Today, a big wine event is being celebrated by wine lovers and enthusiasts globally, through social media: Chardonnay Day (May 26). Chardonnay, a green-skinned wine grape variety is a favorite among white and sparkling wine producers all over the world. It is one of the most highly celebrated and widely-planted grape varieties in wine history.
This 24-hour event is made possible through different social media sites where people enjoy the celebration wherever they happen to be and interact with others who are like themselves, wine connoisseurs, fans and lovers. It enables wine people to connect, exchange opinions and converse online, as if they are having up close and personal conversations over a glass of wine. But in some places, where wine tasting events happen, virtual conversations could actually turn into meet-ups and thus, creating a whole new world for wine enthusiasts all over the world. This is something that even ordinary people look forward to, learning about the different kinds of wines and meeting new faces and friends, getting to know the various wine cultures across the globe.
History. For those who don’t know anything about Chardonnay, wine grapes or anything related to this celebration, Chardonnay is a grape variety, commonly grown by wineries and are used to produce white and sparkling wines, including Champagne.
According to the grapevines, there are also controversies regarding the grape’s origin. It was once said that because of its commonalities with other grape varieties, it originated from the Middle East cities like Lebanon and Syria and that passing crusaders may have transported this vine to Europe. But now, there is no doubt that Burgundy in France is home to this famous wine grape. It is very popular among winemakers because it has a high yield and easy to grow. It adapts well to different climates in different regions. This results in a great variety in the style of wines.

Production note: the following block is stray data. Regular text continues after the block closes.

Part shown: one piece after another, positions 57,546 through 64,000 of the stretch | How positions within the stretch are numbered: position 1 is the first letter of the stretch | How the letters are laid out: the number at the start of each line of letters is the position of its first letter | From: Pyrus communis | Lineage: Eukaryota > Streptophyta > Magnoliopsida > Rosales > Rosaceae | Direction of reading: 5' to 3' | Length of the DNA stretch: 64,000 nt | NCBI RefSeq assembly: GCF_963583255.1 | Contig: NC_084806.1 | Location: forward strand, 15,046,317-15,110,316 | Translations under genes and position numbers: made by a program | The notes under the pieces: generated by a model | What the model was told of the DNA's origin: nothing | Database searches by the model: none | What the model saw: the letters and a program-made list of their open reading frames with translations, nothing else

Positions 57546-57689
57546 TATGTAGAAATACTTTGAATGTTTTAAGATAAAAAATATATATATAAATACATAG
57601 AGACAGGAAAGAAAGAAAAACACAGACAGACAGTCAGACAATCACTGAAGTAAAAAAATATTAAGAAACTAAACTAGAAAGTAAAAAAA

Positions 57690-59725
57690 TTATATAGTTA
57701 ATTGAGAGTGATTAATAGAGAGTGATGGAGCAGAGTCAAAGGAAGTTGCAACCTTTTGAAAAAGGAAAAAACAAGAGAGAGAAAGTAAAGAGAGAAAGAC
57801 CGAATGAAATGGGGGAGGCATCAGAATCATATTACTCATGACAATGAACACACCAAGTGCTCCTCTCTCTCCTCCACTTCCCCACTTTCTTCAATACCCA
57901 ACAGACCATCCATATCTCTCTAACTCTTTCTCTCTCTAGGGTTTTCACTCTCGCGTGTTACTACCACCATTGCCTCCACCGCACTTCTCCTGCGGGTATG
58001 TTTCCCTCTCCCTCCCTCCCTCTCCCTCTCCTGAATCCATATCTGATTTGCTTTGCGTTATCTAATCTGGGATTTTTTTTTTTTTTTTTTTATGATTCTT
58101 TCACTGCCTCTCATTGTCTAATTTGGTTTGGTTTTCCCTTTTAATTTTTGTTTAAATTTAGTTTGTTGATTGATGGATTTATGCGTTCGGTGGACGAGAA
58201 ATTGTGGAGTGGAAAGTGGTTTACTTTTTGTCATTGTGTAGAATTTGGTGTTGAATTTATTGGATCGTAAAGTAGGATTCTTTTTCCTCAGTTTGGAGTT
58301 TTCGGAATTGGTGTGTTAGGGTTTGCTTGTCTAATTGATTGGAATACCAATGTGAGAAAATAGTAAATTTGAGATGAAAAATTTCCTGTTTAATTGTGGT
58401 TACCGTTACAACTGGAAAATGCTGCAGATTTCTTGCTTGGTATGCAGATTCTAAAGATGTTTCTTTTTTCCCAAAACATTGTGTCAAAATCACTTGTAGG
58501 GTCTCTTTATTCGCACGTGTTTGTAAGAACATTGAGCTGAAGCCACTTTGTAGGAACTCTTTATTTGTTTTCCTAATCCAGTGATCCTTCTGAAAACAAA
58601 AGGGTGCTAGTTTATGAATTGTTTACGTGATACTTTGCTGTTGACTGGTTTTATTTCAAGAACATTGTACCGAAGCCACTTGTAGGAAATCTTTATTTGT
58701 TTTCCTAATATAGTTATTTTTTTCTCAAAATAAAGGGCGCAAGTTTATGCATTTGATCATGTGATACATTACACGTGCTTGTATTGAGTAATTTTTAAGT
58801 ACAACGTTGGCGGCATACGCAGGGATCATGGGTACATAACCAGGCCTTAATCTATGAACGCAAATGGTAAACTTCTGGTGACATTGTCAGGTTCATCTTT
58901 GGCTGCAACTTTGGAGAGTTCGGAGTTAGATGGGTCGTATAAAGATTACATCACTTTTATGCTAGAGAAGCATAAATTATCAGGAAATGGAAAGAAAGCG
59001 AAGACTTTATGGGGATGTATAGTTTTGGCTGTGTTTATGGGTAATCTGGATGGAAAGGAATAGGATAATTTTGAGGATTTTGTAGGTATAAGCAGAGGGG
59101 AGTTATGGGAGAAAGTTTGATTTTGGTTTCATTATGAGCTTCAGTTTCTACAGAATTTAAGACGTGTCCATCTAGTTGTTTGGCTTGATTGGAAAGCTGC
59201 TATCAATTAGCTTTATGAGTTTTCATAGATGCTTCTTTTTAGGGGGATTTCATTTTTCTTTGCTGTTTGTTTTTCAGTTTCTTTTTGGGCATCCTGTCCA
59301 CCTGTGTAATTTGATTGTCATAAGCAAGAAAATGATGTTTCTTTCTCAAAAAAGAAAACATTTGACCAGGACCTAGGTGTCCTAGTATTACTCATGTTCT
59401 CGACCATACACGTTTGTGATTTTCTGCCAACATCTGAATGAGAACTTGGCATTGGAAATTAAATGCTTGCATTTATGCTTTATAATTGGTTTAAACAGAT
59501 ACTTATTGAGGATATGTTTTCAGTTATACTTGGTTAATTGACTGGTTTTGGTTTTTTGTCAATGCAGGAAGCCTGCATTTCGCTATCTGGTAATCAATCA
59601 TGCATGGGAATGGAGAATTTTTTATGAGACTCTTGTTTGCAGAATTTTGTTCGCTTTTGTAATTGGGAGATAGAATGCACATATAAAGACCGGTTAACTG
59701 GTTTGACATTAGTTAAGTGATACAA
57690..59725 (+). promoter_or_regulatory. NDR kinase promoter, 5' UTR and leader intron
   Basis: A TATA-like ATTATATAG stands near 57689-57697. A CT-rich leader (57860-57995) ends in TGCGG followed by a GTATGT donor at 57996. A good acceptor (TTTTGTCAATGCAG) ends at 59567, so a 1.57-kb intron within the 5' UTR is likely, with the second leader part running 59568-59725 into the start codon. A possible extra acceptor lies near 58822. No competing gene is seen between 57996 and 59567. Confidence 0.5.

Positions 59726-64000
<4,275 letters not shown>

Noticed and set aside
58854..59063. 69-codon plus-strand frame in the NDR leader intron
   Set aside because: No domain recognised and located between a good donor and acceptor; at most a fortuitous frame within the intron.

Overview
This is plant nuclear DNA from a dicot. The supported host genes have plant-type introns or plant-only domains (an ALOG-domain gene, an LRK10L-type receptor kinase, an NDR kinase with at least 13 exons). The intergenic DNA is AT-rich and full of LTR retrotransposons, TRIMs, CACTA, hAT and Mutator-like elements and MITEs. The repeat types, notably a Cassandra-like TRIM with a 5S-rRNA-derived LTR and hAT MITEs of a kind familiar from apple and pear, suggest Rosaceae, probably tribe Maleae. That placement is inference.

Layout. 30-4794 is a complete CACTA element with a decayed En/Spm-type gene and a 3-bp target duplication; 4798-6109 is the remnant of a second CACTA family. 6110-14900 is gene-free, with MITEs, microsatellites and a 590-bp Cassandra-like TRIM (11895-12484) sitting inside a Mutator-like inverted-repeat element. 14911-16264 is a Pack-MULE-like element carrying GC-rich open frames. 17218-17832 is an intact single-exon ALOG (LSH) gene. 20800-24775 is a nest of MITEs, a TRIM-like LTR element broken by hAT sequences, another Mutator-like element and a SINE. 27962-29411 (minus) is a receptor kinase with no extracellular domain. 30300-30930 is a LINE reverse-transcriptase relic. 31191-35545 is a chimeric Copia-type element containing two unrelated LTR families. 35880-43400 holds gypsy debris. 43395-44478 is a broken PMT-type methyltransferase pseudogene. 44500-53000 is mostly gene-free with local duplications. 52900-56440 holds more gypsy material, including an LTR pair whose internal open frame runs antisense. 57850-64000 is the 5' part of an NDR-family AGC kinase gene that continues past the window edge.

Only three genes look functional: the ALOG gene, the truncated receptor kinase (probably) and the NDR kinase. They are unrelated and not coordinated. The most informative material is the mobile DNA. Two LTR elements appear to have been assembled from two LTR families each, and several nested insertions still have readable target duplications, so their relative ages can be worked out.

Growth and Production. If there is something that winemakers should take note of, it is the compatibility of the grape varieties to the region’s climate. Most often, wine grapes are known to be well-suited to regions, although some vineyards are located in tropical regions.
A typical example is Australia, where the country’s climate varies. This makes a big difference in producing Chardonnay wines. Oak chips and acids are added during fermentation process to enhance the grape’s richness to compensate for the very warm climate where the Chardonnay grapes are grown (I am not a fan of oak chips – it’s a way to cheapen out on the process…the best Australian wineries are more ethical and do age their wines in barrels). Australia’s wine style is distinguished by having big fruity flavors and easy accessibility. The cooler climates of Tasmania and Victoria results to wines that are less- oaked flavored.
South Africa also has its share of Chardonnay-made wines that are not only famous in their region but has also captured the hearts of people globally. South African Chardonnays were ranked in the world’s top ten best Chardonnays of the world along with France, Austria, Spain, Greece, Canada, and Germany. In Western Cape in South Africa, winemakers have been constantly experimenting with the mix of Chardonnay with Riesling and Sauvignon Blanc to create more classy flavors and world class wines.
In Italian wine making history, even with the wide production of Chardonnays in different varieties, most Chardonnays were used as a blending grape for other varieties. Most Chardonnays are found in the northern wine regions, but is widely spread out, even reaching the southern part of Italy such as Sicily and Apulia. They are often used for producing sparkling wines and sometimes blended with Garganega for weight and wine structure purposes.